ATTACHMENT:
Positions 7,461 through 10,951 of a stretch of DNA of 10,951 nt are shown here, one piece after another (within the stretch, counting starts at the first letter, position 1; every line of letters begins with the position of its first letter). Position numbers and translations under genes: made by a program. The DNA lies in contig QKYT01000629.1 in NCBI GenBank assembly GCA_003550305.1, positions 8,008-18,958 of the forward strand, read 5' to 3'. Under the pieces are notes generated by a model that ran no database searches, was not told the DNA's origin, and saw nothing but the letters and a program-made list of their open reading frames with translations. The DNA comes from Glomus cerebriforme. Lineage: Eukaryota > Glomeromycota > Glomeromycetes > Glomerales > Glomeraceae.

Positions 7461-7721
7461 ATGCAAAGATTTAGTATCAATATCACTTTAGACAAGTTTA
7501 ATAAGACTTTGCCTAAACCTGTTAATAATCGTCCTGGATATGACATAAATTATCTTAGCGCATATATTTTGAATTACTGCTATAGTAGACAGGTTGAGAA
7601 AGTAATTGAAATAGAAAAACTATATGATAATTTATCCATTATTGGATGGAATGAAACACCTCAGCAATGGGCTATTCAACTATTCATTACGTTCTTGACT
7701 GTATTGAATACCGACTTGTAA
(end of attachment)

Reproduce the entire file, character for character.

Positions 7,461 through 10,951 of a stretch of DNA of 10,951 nt are shown here, one piece after another (within the stretch, counting starts at the first letter, position 1; every line of letters begins with the position of its first letter). Position numbers and translations under genes: made by a program. The DNA lies in contig QKYT01000629.1 in NCBI GenBank assembly GCA_003550305.1, positions 8,008-18,958 of the forward strand, read 5' to 3'. Under the pieces are notes generated by a model that ran no database searches, was not told the DNA's origin, and saw nothing but the letters and a program-made list of their open reading frames with translations. The DNA comes from Glomus cerebriforme. Lineage: Eukaryota > Glomeromycota > Glomeromycetes > Glomerales > Glomeraceae.

Positions 7461-7721
7461 ATGCAAAGATTTAGTATCAATATCACTTTAGACAAGTTTA
7501 ATAAGACTTTGCCTAAACCTGTTAATAATCGTCCTGGATATGACATAAATTATCTTAGCGCATATATTTTGAATTACTGCTATAGTAGACAGGTTGAGAA
7601 AGTAATTGAAATAGAAAAACTATATGATAATTTATCCATTATTGGATGGAATGAAACACCTCAGCAATGGGCTATTCAACTATTCATTACGTTCTTGACT
7701 GTATTGAATACCGACTTGTAA